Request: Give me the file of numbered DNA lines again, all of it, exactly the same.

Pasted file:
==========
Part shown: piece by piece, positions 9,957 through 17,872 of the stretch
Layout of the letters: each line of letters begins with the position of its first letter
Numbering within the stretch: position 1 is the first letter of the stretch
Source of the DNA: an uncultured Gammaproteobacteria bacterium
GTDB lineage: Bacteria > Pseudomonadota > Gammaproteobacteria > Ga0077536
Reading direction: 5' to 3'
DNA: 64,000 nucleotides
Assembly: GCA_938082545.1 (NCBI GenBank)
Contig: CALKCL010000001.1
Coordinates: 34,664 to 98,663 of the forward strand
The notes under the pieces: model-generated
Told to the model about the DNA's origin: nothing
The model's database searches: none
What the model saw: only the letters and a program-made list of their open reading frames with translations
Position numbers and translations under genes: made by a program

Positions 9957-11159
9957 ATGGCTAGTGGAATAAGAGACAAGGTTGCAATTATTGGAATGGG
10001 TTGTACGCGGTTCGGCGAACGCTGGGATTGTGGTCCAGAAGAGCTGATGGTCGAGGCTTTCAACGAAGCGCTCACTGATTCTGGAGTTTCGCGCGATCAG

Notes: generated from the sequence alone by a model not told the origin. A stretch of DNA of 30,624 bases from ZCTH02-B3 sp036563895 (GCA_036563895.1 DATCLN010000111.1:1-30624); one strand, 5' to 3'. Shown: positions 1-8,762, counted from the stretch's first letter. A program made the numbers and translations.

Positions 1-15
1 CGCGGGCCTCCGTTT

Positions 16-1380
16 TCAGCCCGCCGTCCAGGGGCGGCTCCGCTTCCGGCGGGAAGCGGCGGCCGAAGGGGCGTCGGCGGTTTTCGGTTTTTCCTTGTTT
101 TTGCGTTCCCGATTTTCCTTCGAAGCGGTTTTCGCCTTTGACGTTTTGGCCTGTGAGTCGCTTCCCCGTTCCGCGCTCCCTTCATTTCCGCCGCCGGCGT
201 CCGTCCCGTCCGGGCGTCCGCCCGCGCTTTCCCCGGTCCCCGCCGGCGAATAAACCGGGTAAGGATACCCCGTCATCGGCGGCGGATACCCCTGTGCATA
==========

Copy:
Part shown: piece by piece, positions 9,957 through 17,872 of the stretch
Layout of the letters: each line of letters begins with the position of its first letter
Numbering within the stretch: position 1 is the first letter of the stretch
Source of the DNA: an uncultured Gammaproteobacteria bacterium
GTDB lineage: Bacteria > Pseudomonadota > Gammaproteobacteria > Ga0077536
Reading direction: 5' to 3'
DNA: 64,000 nucleotides
Assembly: GCA_938082545.1 (NCBI GenBank)
Contig: CALKCL010000001.1
Coordinates: 34,664 to 98,663 of the forward strand
The notes under the pieces: model-generated
Told to the model about the DNA's origin: nothing
The model's database searches: none
What the model saw: only the letters and a program-made list of their open reading frames with translations
Position numbers and translations under genes: made by a program

Positions 9957-11159
9957 ATGGCTAGTGGAATAAGAGACAAGGTTGCAATTATTGGAATGGG
10001 TTGTACGCGGTTCGGCGAACGCTGGGATTGTGGTCCAGAAGAGCTGATGGTCGAGGCTTTCAACGAAGCGCTCACTGATTCTGGAGTTTCGCGCGATCAG

Notes: generated from the sequence alone by a model not told the origin. A stretch of DNA of 30,624 bases from ZCTH02-B3 sp036563895 (GCA_036563895.1 DATCLN010000111.1:1-30624); one strand, 5' to 3'. Shown: positions 1-8,762, counted from the stretch's first letter. A program made the numbers and translations.

Positions 1-15
1 CGCGGGCCTCCGTTT

Positions 16-1380
16 TCAGCCCGCCGTCCAGGGGCGGCTCCGCTTCCGGCGGGAAGCGGCGGCCGAAGGGGCGTCGGCGGTTTTCGGTTTTTCCTTGTTT
101 TTGCGTTCCCGATTTTCCTTCGAAGCGGTTTTCGCCTTTGACGTTTTGGCCTGTGAGTCGCTTCCCCGTTCCGCGCTCCCTTCATTTCCGCCGCCGGCGT
201 CCGTCCCGTCCGGGCGTCCGCCCGCGCTTTCCCCGGTCCCCGCCGGCGAATAAACCGGGTAAGGATACCCCGTCATCGGCGGCGGATACCCCTGTGCATA